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The FTC Is Reportedly Filing To Block Microsoft’s Activision Blizzard Acquisition [UPDATED]

Here we go again.

Update: The FTC’s request for an temporary restraining order has been granted, with a hearing scheduled for June 22nd and 23rd in a Californian court.

VGC was given the following statement from a Microsoft representative:

“Accelerating the legal process in the U.S will ultimately bring more choice and competition to the gaming market. A temporary restraining order makes sense until we can receive a decision from the Court, which is moving swiftly.”


In another development around Microsoft’s campaign to acquire Activision Blizzard to the tune of $69 billion USD, the FTC is reportedly set to file an injunction today to block the deal.

Reuters reports the move based on sources close to the matter, which would see the US Federal Trade Commission take its case to the Northern District of California Court for a temporary order that could keep Microsoft and Activision Blizzard from finalising the acquisition while the FTC’s in-house court continues to discuss the deal.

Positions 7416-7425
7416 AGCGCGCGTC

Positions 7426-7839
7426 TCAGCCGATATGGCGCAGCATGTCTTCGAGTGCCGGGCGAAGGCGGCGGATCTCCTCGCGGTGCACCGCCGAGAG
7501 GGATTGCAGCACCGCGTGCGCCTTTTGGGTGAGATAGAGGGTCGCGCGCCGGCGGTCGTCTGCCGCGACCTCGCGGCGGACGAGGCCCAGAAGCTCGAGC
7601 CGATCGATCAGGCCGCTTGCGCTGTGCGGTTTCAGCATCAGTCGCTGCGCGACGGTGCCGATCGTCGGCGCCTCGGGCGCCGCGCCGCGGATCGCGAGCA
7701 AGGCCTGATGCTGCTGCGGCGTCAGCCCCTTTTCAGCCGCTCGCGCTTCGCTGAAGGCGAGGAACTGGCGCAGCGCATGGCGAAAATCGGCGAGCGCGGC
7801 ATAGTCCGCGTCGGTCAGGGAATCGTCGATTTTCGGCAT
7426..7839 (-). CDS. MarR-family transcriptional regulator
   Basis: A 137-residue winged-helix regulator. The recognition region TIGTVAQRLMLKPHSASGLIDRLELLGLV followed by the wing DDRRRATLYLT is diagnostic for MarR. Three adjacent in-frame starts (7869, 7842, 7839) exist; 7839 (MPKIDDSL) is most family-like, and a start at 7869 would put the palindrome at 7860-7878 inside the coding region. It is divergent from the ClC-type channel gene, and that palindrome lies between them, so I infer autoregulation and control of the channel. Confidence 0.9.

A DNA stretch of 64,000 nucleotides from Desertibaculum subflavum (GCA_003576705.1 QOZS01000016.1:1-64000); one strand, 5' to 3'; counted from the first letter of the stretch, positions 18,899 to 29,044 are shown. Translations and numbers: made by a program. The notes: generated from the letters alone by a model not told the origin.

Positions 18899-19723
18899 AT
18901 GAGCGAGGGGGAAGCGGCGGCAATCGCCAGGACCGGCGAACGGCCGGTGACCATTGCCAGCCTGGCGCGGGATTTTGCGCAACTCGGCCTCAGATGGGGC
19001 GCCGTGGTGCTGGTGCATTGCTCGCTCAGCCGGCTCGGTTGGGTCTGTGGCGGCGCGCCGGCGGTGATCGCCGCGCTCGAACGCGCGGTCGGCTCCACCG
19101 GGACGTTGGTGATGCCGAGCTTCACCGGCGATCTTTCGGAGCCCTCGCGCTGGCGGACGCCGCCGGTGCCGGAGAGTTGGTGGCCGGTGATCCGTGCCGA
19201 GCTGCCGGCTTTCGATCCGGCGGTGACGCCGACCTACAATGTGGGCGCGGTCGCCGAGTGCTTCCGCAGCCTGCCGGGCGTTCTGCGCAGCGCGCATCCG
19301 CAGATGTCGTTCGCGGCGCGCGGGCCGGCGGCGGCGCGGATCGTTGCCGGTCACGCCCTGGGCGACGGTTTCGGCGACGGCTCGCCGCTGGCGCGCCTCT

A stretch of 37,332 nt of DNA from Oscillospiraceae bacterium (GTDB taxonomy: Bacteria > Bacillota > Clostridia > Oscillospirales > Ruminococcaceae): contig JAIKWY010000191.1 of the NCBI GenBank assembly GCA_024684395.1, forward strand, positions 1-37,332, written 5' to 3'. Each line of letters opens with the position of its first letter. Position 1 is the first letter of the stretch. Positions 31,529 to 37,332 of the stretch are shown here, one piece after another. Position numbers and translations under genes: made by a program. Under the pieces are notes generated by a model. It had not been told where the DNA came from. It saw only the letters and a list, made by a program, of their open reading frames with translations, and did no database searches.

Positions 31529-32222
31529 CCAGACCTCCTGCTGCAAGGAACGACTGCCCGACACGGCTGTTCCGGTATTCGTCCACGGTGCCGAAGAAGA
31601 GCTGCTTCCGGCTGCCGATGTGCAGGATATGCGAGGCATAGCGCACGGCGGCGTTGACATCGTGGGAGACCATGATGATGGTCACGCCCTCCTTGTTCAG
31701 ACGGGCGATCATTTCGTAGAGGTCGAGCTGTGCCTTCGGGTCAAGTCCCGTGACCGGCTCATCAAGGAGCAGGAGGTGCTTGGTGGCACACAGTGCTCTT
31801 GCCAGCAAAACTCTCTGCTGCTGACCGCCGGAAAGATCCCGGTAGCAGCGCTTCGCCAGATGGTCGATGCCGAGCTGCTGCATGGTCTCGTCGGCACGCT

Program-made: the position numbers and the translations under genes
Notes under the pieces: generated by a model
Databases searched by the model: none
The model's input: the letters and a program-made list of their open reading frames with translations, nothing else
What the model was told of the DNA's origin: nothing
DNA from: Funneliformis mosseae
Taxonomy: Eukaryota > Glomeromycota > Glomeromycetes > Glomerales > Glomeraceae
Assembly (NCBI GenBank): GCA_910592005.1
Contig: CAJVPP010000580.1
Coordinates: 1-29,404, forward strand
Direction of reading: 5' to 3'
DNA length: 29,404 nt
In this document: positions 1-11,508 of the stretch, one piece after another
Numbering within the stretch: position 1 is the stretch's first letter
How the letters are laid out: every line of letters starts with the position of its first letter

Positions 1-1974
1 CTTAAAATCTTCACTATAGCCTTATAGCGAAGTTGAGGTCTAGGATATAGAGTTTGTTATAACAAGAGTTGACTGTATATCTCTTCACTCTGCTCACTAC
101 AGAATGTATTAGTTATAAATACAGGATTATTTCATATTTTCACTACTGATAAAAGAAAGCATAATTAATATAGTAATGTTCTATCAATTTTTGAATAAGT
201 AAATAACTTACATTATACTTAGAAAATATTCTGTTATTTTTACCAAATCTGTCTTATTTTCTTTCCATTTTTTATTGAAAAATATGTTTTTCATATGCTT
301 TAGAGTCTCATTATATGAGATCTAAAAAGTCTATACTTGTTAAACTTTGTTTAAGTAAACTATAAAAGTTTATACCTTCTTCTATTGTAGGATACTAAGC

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The FTC had previously sued in December of last year in an attempt to prevent the deal from happening, with the case set to go to court in August. The deadline for the merger to be finalised is July 18th, after which Microsoft could reportedly owe Activision Blizzard a $3 billion termination payout.

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“We welcome the opportunity to present our case in federal court,” Microsoft President Brad Smith said in a response at the time. “We believe accelerating the legal process in the U.S will ultimately bring more choice and competition to the market.”

This report comes after the merger was denied by the UK’s Competition and Markets Authority (CMA) in April, and then approved last month by the European Commission.

In its report last month, the UK’s CMA had cited the following as its concerns over the acquisition as it stood:

  • It did not sufficiently cover different cloud gaming service business models, including multigame subscription services.
  • It was not sufficiently open to providers who might wish to offer versions of games on PC operating systems other than Windows.
  • It would standardise the terms and conditions on which games are available, as opposed to them being determined by the dynamism and creativity of competition in the market, as would be expected in the absence of the merger.